All Inductees

Myrtis Dightman

Men Contestant

Myrtis Dightman, often hailed as “the Jackie Robinson of Rodeo,” made history as the first African American cowboy to compete in the National Finals Rodeo. For a long time, he was the sole black competitor in rodeo, yet he earned widespread respect from his peers for his outstanding skills.

Born in 1935 in Crockett, Texas, Dightman broke into the rodeo scene in 1961, initially working as a bullfighter and clown before moving into competitive events. He quickly made a name for himself, first excelling in bronc riding and steer wrestling. By the late 1960s and early 1970s, he had shifted his focus to bull riding, achieving national rankings of 4th in 1968, 15th in 1969, 13th in 1970, and 7th in 1972.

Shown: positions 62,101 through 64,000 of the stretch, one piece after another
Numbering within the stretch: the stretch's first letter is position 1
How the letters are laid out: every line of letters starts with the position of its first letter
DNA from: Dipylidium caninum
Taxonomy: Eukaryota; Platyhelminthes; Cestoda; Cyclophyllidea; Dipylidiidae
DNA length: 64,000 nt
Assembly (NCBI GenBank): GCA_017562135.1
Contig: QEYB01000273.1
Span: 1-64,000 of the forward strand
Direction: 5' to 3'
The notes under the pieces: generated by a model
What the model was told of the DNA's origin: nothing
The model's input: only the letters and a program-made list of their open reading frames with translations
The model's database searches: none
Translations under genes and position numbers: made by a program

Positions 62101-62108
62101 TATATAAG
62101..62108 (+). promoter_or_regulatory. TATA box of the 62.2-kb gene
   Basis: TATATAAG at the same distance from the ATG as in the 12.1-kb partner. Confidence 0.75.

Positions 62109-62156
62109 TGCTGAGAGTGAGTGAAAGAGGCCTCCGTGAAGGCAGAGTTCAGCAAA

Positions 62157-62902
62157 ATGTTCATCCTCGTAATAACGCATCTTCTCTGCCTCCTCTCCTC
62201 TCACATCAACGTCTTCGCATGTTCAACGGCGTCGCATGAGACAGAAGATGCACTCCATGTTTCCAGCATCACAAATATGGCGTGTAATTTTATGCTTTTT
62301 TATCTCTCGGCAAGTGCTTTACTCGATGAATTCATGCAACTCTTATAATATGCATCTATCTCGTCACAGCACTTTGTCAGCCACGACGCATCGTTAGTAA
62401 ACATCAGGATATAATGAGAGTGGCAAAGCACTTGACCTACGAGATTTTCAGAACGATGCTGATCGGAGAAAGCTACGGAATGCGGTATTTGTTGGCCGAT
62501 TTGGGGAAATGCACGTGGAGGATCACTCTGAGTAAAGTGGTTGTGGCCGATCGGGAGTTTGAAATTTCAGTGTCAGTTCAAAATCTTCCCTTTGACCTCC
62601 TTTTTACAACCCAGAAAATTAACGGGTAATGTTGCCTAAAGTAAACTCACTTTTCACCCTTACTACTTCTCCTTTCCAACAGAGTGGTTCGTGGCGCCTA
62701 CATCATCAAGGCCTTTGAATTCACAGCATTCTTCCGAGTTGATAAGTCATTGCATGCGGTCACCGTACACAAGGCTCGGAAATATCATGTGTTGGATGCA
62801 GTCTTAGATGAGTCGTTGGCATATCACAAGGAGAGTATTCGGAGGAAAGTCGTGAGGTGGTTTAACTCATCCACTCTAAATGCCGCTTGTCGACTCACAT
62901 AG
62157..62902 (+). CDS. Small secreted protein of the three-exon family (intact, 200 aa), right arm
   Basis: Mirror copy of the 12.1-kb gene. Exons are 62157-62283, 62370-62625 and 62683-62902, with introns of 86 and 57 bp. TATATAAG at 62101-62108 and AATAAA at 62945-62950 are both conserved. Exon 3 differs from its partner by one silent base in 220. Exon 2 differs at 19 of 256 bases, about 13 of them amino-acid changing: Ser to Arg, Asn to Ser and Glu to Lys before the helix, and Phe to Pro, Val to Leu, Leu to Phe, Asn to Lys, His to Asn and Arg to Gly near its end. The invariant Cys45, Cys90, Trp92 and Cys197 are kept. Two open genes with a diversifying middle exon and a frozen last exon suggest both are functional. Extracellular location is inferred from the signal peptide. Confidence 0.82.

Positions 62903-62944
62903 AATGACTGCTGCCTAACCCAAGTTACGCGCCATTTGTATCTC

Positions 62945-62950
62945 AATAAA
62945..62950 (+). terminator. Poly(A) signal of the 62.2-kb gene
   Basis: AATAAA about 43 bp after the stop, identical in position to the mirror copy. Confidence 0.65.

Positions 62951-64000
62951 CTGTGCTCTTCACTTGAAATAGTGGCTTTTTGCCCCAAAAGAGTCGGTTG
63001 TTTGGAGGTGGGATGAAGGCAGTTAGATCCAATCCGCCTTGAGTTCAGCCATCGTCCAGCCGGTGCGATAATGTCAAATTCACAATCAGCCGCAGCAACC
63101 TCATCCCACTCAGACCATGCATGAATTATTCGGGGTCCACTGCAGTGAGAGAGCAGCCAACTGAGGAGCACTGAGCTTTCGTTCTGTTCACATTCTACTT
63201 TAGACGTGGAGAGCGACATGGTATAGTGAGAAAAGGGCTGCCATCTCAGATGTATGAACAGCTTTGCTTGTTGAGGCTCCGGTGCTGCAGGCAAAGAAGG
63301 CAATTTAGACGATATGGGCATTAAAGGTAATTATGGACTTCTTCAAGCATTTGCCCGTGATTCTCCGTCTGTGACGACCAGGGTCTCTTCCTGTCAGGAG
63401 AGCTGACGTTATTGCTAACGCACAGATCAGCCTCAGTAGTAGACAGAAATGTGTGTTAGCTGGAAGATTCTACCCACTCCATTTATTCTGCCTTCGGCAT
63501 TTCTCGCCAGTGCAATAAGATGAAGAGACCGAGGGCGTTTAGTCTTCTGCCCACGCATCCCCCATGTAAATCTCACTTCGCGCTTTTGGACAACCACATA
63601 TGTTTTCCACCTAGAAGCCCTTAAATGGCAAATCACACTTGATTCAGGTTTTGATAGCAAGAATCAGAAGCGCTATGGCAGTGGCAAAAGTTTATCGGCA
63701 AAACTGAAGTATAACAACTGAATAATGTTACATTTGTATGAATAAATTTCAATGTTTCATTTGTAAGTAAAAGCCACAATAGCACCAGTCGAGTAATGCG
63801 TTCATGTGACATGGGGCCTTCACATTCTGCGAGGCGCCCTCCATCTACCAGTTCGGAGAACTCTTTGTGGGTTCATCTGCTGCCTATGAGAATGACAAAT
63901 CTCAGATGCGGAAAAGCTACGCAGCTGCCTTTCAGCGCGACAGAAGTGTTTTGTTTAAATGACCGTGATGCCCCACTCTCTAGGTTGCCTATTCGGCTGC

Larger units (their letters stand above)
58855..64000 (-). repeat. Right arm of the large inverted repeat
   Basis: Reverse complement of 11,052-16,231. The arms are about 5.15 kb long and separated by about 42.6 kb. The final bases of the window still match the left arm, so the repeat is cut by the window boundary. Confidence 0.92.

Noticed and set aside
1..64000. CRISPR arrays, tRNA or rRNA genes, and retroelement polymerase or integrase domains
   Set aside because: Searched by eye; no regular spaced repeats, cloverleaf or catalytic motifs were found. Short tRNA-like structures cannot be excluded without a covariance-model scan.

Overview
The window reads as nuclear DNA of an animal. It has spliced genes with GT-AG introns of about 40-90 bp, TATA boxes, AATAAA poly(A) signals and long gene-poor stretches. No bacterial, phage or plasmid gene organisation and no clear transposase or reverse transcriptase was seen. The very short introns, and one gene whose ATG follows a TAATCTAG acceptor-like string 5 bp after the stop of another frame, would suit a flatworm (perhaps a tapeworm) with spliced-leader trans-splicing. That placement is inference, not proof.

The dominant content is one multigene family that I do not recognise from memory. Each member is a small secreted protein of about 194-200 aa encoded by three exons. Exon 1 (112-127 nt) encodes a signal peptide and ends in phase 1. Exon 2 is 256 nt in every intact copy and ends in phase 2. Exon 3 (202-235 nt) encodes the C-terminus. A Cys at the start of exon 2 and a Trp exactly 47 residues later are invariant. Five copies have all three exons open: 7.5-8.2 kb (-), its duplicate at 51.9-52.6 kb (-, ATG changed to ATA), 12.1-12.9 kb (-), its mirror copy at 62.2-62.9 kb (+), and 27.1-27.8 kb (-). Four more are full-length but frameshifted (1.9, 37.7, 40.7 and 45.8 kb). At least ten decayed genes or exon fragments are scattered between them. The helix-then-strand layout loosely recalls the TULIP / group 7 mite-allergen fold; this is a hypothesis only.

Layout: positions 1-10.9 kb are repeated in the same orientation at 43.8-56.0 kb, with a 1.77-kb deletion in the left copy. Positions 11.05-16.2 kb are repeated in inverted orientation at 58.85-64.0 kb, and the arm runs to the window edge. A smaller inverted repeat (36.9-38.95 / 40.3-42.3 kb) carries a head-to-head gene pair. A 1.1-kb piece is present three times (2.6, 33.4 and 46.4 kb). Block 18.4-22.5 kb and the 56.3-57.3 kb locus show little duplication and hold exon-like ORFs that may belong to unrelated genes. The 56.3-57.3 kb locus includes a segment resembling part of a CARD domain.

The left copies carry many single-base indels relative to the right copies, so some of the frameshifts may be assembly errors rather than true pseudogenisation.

Though now retired from the competitive circuit, Dightman continued to make an impact in the rodeo world into the early 1990s, winning the Old Timers Championship four years in a row. He resides in Houston and Crockett, Texas, dedicating his time to working with young people and mentoring upcoming African American rodeo talents. His legacy in the sport is carried on by his son, Myrtis Dightman, Jr., who has also pursued a career in professional rodeo competition.